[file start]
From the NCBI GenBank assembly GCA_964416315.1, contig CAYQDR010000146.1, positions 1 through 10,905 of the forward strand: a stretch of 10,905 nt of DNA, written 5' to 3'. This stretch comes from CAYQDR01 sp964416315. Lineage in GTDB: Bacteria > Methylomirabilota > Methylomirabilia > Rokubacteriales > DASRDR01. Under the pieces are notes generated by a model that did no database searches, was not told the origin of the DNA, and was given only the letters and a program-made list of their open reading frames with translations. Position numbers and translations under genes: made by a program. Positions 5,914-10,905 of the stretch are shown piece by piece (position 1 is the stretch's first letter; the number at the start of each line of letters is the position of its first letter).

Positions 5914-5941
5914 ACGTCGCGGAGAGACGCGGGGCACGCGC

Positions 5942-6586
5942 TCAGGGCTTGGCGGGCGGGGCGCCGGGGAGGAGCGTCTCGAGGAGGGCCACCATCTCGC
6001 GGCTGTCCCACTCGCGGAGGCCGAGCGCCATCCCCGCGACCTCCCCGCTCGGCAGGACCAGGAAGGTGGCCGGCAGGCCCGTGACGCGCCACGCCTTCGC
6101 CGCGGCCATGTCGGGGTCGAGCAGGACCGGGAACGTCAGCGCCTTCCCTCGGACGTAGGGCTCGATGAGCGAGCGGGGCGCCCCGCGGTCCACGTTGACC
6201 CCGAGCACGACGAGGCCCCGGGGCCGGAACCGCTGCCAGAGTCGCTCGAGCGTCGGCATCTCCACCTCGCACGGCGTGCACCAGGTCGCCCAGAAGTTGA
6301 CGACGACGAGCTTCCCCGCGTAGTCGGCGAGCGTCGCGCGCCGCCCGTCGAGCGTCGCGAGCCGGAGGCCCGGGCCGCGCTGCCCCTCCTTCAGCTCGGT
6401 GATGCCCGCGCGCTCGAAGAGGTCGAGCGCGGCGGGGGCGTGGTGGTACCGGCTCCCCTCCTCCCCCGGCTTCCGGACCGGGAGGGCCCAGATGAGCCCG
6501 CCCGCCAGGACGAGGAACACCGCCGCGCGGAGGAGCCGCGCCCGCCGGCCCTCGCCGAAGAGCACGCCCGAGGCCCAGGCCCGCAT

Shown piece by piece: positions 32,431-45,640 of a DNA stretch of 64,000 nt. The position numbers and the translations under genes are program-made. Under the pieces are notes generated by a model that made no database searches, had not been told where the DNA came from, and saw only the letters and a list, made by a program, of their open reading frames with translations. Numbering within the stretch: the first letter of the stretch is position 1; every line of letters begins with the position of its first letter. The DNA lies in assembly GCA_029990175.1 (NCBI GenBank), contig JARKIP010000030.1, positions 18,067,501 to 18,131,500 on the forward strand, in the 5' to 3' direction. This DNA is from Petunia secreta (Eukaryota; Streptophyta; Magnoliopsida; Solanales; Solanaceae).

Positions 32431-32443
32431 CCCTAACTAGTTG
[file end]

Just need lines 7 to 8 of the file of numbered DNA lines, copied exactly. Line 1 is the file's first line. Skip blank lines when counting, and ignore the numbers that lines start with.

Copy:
6101 CGCGGCCATGTCGGGGTCGAGCAGGACCGGGAACGTCAGCGCCTTCCCTCGGACGTAGGGCTCGATGAGCGAGCGGGGCGCCCCGCGGTCCACGTTGACC
6201 CCGAGCACGACGAGGCCCCGGGGCCGGAACCGCTGCCAGAGTCGCTCGAGCGTCGGCATCTCCACCTCGCACGGCGTGCACCAGGTCGCCCAGAAGTTGA